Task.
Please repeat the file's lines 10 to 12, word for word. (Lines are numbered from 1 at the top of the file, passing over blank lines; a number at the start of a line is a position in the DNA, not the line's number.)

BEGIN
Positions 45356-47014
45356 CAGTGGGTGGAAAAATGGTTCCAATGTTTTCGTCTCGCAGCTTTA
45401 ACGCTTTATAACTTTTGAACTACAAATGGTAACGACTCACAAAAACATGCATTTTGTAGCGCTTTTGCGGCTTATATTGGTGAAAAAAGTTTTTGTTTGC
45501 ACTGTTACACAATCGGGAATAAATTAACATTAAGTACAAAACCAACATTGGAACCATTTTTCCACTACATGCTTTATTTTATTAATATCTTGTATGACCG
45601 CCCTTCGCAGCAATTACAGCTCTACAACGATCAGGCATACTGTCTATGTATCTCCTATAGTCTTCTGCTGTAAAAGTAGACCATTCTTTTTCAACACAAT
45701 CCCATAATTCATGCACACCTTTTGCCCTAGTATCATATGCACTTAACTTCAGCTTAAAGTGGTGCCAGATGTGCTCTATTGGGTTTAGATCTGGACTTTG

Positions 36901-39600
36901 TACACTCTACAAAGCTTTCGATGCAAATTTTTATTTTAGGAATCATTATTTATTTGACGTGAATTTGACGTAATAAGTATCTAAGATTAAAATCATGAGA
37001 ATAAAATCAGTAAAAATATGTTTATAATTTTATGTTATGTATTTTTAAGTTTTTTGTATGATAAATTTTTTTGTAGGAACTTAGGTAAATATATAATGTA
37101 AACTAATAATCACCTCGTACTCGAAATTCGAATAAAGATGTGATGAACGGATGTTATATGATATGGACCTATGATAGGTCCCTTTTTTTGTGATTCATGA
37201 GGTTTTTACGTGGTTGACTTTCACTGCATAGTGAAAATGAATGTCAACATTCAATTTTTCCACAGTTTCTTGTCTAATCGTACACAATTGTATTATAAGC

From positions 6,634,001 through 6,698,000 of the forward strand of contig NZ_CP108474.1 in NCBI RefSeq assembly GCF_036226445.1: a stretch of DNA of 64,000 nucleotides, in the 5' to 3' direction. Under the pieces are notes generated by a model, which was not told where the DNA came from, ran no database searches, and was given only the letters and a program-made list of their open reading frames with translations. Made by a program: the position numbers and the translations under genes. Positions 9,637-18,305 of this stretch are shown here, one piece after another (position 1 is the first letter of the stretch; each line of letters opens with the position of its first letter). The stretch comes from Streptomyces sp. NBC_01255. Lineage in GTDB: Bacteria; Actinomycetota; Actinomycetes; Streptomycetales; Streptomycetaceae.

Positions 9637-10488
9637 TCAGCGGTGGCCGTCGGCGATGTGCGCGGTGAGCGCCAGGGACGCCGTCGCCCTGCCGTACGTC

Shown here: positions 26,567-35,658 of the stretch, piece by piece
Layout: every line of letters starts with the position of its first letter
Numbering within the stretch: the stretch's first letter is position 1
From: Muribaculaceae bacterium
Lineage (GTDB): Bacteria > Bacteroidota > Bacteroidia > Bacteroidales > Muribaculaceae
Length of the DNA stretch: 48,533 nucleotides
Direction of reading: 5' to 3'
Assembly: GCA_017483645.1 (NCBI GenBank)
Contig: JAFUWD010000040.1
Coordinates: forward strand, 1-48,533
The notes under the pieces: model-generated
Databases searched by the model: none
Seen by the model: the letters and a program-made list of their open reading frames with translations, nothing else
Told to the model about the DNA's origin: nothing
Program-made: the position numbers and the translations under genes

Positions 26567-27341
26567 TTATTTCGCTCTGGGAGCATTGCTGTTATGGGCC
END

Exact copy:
37101 AACTAATAATCACCTCGTACTCGAAATTCGAATAAAGATGTGATGAACGGATGTTATATGATATGGACCTATGATAGGTCCCTTTTTTTGTGATTCATGA
37201 GGTTTTTACGTGGTTGACTTTCACTGCATAGTGAAAATGAATGTCAACATTCAATTTTTCCACAGTTTCTTGTCTAATCGTACACAATTGTATTATAAGC

From positions 6,634,001 through 6,698,000 of the forward strand of contig NZ_CP108474.1 in NCBI RefSeq assembly GCF_036226445.1: a stretch of DNA of 64,000 nucleotides, in the 5' to 3' direction. Under the pieces are notes generated by a model, which was not told where the DNA came from, ran no database searches, and was given only the letters and a program-made list of their open reading frames with translations. Made by a program: the position numbers and the translations under genes. Positions 9,637-18,305 of this stretch are shown here, one piece after another (position 1 is the first letter of the stretch; each line of letters opens with the position of its first letter). The stretch comes from Streptomyces sp. NBC_01255. Lineage in GTDB: Bacteria; Actinomycetota; Actinomycetes; Streptomycetales; Streptomycetaceae.